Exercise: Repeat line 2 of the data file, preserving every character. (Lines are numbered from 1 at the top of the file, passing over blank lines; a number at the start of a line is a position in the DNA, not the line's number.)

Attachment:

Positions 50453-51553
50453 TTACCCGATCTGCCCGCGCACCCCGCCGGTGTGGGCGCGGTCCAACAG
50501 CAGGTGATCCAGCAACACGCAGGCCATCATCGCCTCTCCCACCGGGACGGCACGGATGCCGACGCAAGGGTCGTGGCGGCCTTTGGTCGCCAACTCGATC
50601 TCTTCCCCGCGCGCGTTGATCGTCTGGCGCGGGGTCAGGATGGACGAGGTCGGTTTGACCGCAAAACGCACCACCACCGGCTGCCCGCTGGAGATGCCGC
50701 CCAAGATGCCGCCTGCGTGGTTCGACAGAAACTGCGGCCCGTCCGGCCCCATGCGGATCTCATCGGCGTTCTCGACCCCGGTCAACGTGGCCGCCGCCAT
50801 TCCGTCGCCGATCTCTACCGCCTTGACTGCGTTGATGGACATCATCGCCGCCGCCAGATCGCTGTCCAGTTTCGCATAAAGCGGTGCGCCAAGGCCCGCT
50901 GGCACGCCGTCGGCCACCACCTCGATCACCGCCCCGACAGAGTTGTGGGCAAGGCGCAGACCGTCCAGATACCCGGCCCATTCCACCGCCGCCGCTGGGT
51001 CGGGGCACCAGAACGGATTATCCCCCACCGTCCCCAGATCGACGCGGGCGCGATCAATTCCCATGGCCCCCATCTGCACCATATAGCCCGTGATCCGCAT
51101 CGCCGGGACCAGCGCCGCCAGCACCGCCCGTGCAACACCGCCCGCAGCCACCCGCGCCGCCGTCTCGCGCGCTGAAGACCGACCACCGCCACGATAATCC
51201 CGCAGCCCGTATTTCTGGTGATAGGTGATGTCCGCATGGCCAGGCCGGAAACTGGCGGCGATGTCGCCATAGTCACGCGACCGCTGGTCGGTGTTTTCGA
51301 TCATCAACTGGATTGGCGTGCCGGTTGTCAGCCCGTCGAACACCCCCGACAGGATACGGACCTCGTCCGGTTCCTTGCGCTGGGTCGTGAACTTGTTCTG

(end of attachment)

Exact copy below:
50453 TTACCCGATCTGCCCGCGCACCCCGCCGGTGTGGGCGCGGTCCAACAG